Family Reunions

Family reunions were a prime feature of my summers growing up in small town Iowa in the 1970s.

William Nelson Whitesell Family circa 1900

Back row, left to right: Lydia Kesler, Jane Ladd, Etta Hall, Effie Hall, Eva Mark, Helena Steward, Dorothea Marshall, Estella Windecker; Middle row: Julia Kesler, Ethel Hays, Della Stout, Caroline Whitesell, William Nelson Whitesell, John Whitesell; Front row: Paul Whitesell, Anna Bacon, Willie Whitesell

Family reunions were a prime feature of my summers growing up in small town Iowa in the 1970s. Each August there was always at least one branch of the family getting together. Along with the massive amounts of picnic food, there were tales of bootleggers and break ups, whisperings of the latest gossip, and sometimes special stories shared of a relative who had died that year.

As shown in the picture above, my ancestors had large families. Pictured above are my great-grandmother, Eva and her twin Effie and their 13 siblings that range across 31 years. In the center of the photo are her father and step-mother. When Eva and Effie were 7, their mother died and their father married his wife’s sister Carolyn and they continued to have children for a total of 18. Of those, 15 grew to adulthood and raised families. This was not uncommon in the area where I grew up, as my mother’s father also had 15 siblings. This made for very large reunions, even if it was simply the nuclear family.

By the time I was growing up, families were still big, but not as big. My mother’s family had a spread of 18 years between oldest and youngest. That resulted in grandchildren of my generation being in three “sets” divided by age; the teenagers who terrorized us, “the middlings” who were grammar school age, and then the babies who were made up of the children of the youngest of my mother’s siblings. There was just enough spread between the groups that we separated naturally. Reunions were always filled with kids running, hiding, screaming and playing until the adults had had enough and shoo’ d all the noise outside.


Sitting alongside the requisite potato salad and fried chicken, jello salads, copper pennies, green bean casseroles and any number of other potluck dishes, one aunt always brought a watermelon cut into a bowl for fruit salad, complete with a carrying handle. It burst with bright colors from the many fruits of summer (which of course fit right in), but the added watermelon “bowl” represented useless work. Our family’s midwestern puritanical ethic filled that picnic table with a bounty of home cooked food, but that artistic bowl stood out in stark contrast and never fit in with the rest. Of course, it was always something I looked forward to – that bowl was me. An artist in the midst of an entirely practical farming family. I never really quite fit in either.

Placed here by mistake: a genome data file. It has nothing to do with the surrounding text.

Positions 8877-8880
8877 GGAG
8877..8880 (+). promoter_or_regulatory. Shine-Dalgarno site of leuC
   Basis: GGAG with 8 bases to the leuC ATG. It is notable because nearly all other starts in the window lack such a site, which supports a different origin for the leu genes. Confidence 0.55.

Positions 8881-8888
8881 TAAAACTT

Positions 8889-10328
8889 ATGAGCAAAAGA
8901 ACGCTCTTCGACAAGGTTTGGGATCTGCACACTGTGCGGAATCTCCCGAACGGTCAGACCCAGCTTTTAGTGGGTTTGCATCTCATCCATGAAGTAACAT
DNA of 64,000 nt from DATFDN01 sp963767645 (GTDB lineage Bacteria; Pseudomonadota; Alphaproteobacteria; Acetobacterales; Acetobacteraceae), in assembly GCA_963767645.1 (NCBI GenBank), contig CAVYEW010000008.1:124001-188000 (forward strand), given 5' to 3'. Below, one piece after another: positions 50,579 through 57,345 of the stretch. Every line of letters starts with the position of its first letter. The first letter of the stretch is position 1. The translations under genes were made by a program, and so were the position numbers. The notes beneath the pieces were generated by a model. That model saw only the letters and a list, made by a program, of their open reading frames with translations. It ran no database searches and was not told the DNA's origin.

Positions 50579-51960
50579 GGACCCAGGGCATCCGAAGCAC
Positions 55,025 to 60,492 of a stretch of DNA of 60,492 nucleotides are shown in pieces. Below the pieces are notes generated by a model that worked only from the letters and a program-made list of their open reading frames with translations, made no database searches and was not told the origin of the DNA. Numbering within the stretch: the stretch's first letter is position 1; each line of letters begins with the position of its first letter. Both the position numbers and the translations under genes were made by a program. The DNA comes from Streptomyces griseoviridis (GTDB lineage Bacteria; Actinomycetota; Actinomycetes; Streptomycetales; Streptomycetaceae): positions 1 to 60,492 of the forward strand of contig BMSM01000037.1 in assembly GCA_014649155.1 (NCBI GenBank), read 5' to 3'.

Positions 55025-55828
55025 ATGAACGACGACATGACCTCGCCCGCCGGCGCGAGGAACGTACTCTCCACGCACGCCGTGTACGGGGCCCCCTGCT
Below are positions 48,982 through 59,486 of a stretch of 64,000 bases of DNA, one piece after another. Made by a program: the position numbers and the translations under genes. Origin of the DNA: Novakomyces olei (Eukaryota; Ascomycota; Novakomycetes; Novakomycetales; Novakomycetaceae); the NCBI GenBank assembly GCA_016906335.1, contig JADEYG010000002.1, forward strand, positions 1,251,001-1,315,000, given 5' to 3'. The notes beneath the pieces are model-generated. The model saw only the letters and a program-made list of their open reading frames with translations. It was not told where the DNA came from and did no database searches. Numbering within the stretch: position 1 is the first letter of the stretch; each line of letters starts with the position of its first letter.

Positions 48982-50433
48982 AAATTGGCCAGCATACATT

My memories are rich with more than just visual images. Smells of sweet and savory foods, the musty stone walls of the picnic shelter, rich newly mowed green grass, sweat and damp clothes, all mixed in and magnified by that peculiar “old people smell” are perhaps even stronger. Intertwined is the raucous laughter, whispers of new scandals and screams of children echoing off those walls, until the noise became too much for older folks. Suddenly there’d be a loud male bark and all the children were chased out into the park leaving the adults to continue their more dignified socializing.


We’ve become a much more mobile society since the 1970s and it’s a challenge just getting my four grown children and their families together for a holiday or special occasion. Most of the time, we are spread from coast to coast in the U.S., and before we started using Zoom during the pandemic, we rarely saw each other all together.

As I trace our family roots that spread from New England across the country, I can imagine how it must have felt to be so cut off from one’s roots. I am incredibly grateful for the digital age with so many different ways to connect in close to real time, if not instantaneously. I can facetime with my daughter at the drop of a hat. It makes me know instinctively just how precious those letters and, if really lucky, a picture would have been back in the 1800s.

As pioneers, people moved away from family to search out new opportunity, but they left behind a large piece of themselves back home. In doing so, they learned to be self reliant and independent, and raised their families to do the same. Yet, I believe that in doing so things were lost. The warmth and security of your kin being close. The ability to have someone to turn to in crisis. The feeling of COMMUNITY and the implications of shared responsibility.

In our digital age, we have the opportunity to bring some of those reunions back, even if through screens, and the pandemic taught us that miles don’t need to mean distance any more. I hope that as my children form their families and grow, they find ways to recapture those family reunions – even if they aren’t all in a picnic shelter in sweltering August heat.

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